Most Disappointing Coach: John Maclean
John Maclean joined the Devils coaching staff as an assistant in 2002. In 2007 Maclean was a candidate for the head coaching job but eventually lost out to Brent Sutter but remained on Sutter’s coaching staff. It was believed that someday, Maclean would find his way to the head coaching job in NJ. In 2009, Sutter resigned as coach but Maclean was offered the position of head coach for the AHL Devils, not the NHL Devils. After Lemaire stepped down as head coach in April of 2010 after a 1st round playoff loss, Maclean finally found his way to the head coaching job in NJ. But it didn’t last long. After 33 games and a 9-22-2 record, the Devils fired Maclean and brought back Jaques Lemaire. It was clear the players didn’t listen to Maclean and their $100million dollar player (Ilya Kovalchuk) was frustrated by Maclean’s coaching style. It wasn’t that their wasn’t talent on this team because the Devils made a remarkable turnaround, went 29-17 under Lemaire and made a run at the 8th a final playoff spot. Clearly Maclean’s time with the Devils hurt them that season.
Most Disappointing Transaction: Zach Parise
It’s not so much a transaction as it was a non-transaction. The summer of 2012, the Devils were coming off a Stanley Cup run that almost got them the cup. When you think how close they were, the future looked like it might be a bright one. The Devils lost games 1 & 2 to the Kings in OT and ended up winning games 4 & 5. Much like the Rangers this season, had the Devils won just one of those OT games, who knows what could have happened. But we did know how valuable team captain and UFA Zach Parise was to this organization. On July 4, 2012, word came out that Zach Parise would be signing a 13 year deal with the Minnesota Wild for a whopping $98 million dollars, thus ruining every BBQ for the New Jersey Devils fan base. When the Devils would go on to miss the playoffs in 2013 and 2014, the realization of Parise’s importance to this team only magnified.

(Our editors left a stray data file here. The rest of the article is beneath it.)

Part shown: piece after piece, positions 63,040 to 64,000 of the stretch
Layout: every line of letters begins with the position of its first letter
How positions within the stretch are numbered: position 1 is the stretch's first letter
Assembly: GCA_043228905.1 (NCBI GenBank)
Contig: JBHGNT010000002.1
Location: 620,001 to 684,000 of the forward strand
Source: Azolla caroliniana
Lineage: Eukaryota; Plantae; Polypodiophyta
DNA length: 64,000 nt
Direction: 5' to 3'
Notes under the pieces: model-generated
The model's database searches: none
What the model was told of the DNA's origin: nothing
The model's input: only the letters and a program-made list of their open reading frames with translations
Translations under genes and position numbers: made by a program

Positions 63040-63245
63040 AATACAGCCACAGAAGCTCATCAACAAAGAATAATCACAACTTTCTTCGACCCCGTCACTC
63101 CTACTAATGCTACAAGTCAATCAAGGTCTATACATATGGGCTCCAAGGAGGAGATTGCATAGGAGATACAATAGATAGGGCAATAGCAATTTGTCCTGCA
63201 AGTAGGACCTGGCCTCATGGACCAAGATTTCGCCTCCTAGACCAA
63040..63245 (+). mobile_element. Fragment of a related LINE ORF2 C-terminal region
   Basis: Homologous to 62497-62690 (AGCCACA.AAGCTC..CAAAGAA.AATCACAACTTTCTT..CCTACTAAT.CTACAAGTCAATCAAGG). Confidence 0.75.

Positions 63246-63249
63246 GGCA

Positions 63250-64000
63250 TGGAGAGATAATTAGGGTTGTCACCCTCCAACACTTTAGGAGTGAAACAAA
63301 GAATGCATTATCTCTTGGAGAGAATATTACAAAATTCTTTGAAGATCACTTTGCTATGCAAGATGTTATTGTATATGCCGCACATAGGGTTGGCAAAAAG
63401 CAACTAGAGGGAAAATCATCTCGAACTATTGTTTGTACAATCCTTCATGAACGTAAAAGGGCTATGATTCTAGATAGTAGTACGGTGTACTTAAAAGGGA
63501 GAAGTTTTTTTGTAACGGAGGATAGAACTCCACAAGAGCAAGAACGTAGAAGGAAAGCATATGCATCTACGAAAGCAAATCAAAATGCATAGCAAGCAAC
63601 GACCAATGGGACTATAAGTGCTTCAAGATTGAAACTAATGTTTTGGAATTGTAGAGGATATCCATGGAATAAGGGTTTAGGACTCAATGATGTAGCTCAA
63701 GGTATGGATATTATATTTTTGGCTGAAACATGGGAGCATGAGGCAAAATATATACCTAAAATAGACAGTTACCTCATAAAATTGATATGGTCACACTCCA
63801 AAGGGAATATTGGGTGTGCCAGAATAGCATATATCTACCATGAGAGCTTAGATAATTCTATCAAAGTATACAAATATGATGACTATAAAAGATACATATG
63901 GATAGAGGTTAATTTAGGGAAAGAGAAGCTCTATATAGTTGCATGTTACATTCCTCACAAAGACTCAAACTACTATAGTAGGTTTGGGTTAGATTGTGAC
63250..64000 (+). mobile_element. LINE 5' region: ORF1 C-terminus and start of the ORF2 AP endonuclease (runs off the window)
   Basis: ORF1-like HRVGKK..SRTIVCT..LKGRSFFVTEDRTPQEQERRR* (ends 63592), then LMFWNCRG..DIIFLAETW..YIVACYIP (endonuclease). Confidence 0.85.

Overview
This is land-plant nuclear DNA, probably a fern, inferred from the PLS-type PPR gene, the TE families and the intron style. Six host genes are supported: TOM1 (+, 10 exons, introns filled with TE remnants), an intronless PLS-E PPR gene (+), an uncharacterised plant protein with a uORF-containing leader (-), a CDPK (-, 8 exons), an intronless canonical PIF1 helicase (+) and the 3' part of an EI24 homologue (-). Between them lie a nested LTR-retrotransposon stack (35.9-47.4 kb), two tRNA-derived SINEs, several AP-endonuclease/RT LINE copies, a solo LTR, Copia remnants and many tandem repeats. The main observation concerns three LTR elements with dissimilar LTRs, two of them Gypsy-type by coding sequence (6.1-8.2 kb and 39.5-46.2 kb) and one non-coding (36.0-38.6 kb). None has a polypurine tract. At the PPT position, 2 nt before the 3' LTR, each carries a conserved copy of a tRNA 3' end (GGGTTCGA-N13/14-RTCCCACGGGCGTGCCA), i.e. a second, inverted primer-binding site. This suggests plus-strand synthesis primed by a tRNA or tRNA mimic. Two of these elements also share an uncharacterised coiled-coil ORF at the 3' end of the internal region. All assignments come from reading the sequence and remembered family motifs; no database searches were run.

Most Disappointing Fashion Choice: It’s not a team thing
Thankfully NJ hasn’t become one of those teams that has come out with an unnecessary third jersey. In the early 90s the Devils went from their “Christmas Tree” red and green to the black and red that they still wear today. Occasionally they will break out the old “Christmas Tree” jersey’s but not often enough that I would consider them a 3rd jersey. Besides, those red and green jerseys hold sentimental value to the long time Devils fans. I will argue that the more disappointing fashion choice comes down to a player and not a team thing. The day that Marty Brodeur decided to remove the “J” from his mask and opt for the “MB30” instead was the day that proved to me Marty put himself above the rest of the team.